United 93 recreates the doomed trip in actual time, from takeoff to hijacking to the realization by those onboard that their plane was part of a coordinated attack unfolding on the ground beneath them. The film attempts to understand the abject fear and courageous decisions of those who-over the course of just 90 minutes-transformed from a random assembly of disconnected strangers into bonded allies who confronted an unthinkable situation.
Bourne Supremacy director and shaky camera superfan Paul Greengrass tackles the biggest hot button issue in America by making an action movie out of it. United 93 re-enacts the events aboard the fourth hi-jacked September 11th jet as its passengers attempted to retake the plane from terrorist hijackers. They werenít able to save themselves, but they were able to save others. United Airlines Flight 93 nose dived into an empty field, instead of into the Whitehouse or the Pentagon.
Even years later, the wounds of September 11th remain raw. Osama Bin Laden is still free, the United States is still mired in Afghanistan, and though there hasnít been another attack itís hard to claim that weíre any safer now than we were then, though weíve been slowly giving up freedoms under the pretense that doing so will make us safer. Whether thatís a good idea or not, youíll have to decide for yourselves. This is a movie preview, not a political thesis.
But itís hard to talk about United 93 without at least thinking about current world politics. Greengrass promises to avoid politics and focus on the smaller story of his movie, on the heroic actions of a few people on the worst day of their lives, rising to the occasion. Yet much of the story of Flight 93 remains speculation. All Greengrass can really offer us is his opinion of what happened on that day, based on whatever facts are available. Will his opinion of what happened replace realities of that day? Almost certainly. When people think World War II, these days they think of Saving Private Ryan, not something written in a stale history book.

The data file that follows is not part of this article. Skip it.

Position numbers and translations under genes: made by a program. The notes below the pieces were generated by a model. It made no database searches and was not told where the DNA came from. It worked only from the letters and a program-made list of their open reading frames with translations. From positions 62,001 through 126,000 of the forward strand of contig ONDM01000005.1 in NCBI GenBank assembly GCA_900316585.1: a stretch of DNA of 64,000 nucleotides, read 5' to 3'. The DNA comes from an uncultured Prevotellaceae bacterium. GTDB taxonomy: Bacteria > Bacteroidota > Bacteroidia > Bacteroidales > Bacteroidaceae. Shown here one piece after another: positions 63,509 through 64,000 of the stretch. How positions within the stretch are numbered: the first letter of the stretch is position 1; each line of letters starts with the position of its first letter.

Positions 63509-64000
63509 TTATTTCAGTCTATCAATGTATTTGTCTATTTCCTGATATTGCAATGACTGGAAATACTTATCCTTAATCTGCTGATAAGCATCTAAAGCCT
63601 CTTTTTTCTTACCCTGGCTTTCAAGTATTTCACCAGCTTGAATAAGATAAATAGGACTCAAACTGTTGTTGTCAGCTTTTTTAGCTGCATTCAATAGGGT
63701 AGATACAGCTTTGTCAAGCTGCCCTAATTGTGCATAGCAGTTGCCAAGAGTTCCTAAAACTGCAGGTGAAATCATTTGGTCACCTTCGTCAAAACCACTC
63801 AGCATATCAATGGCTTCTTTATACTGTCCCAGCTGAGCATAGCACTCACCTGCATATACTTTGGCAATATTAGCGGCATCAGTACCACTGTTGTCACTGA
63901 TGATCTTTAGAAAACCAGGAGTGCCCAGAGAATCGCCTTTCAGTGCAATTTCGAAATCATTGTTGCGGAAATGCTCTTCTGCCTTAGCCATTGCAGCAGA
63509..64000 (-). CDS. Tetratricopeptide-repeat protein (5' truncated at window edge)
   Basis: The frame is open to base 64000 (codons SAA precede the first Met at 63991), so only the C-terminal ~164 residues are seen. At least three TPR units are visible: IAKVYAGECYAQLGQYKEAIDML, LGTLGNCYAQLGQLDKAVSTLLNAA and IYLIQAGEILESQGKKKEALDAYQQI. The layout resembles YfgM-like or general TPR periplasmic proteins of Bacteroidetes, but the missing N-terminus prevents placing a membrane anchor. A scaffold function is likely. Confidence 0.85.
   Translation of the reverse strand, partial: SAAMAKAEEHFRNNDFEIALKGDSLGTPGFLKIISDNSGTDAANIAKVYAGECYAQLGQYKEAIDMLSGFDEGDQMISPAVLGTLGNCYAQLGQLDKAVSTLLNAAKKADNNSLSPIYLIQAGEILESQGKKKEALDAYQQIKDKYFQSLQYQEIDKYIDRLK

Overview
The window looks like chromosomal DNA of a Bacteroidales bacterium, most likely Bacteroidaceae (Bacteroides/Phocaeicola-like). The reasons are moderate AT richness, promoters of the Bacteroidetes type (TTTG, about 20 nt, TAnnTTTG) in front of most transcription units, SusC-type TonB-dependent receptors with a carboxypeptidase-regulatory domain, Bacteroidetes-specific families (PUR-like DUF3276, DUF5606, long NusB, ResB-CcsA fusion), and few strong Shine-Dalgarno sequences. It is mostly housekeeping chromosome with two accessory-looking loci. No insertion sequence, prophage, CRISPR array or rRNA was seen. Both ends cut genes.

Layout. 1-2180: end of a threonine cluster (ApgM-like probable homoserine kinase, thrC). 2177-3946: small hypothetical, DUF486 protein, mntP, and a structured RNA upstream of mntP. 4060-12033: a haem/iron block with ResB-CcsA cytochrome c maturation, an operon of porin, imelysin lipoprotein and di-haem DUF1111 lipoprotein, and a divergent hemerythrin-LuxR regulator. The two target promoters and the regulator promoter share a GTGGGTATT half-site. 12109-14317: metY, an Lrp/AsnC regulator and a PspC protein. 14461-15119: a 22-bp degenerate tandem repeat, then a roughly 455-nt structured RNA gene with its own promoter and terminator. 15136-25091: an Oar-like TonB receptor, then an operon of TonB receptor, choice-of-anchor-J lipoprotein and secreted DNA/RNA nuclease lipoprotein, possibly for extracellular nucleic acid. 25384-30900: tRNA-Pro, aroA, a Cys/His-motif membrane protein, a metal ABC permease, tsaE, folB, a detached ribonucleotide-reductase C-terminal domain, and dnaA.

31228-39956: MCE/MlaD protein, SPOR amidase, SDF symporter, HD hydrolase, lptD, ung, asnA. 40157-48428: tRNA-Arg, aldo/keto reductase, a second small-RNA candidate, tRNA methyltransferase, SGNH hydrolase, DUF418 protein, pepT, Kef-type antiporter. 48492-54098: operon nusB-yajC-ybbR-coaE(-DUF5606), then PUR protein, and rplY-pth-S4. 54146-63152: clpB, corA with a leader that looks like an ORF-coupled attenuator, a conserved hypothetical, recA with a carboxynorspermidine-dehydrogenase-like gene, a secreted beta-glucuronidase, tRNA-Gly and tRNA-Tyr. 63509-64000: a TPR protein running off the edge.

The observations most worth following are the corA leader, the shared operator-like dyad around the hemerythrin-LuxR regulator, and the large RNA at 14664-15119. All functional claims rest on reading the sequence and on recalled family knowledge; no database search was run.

Normally, Iím the first to stand up and say who cares about historical accuracy, just give me a good movie. But this wound is still so fresh; itís so new, that accuracy in Greengrassí depiction is key. Itís easy to make a movie about WWII or the Holocaust or Pearl Harbor 50 years after the fact. Time heals all wounds. This wound hasnít yet healed, and Greengrass is diving headfirst into a minefield by making a movie about what for most of us is the most traumatic event in the United States of Americaís recent history.
Greengrass may be trying to pay tribute to the brave sacrifice of these heroes; he may simply be trying to help us remember. But itís so soon, that no one has forgotten. We donít need a reminder. Maybe the movie will be great, maybe itíll be tasteful, maybe itíll be a fitting tribute. Great. But does anyone want to see it? With the events set in motion by that day still unresolved, America may not be ready to relive any part of 9/11. Call me a coward, but I know Iím not.
Length: 90 min
MPAA Rating: [ TBA ]
Distributor: Universal Pictures Distribution
Release Date: April 28, 2006
Starring: Khalid Abdalla, Opal Alladin (Ceecee Lyles), Louis Alsamari, David Alan Basche (Todd Beamer), Richard Bekins, Starla Benford (Wanda Anita Green)
Directed by: Paul Greengrass
Produced by: Tim Bevan, Eric Fellner, Lloyd Levin
Written by: Paul Greengrass
if you're excited for United 93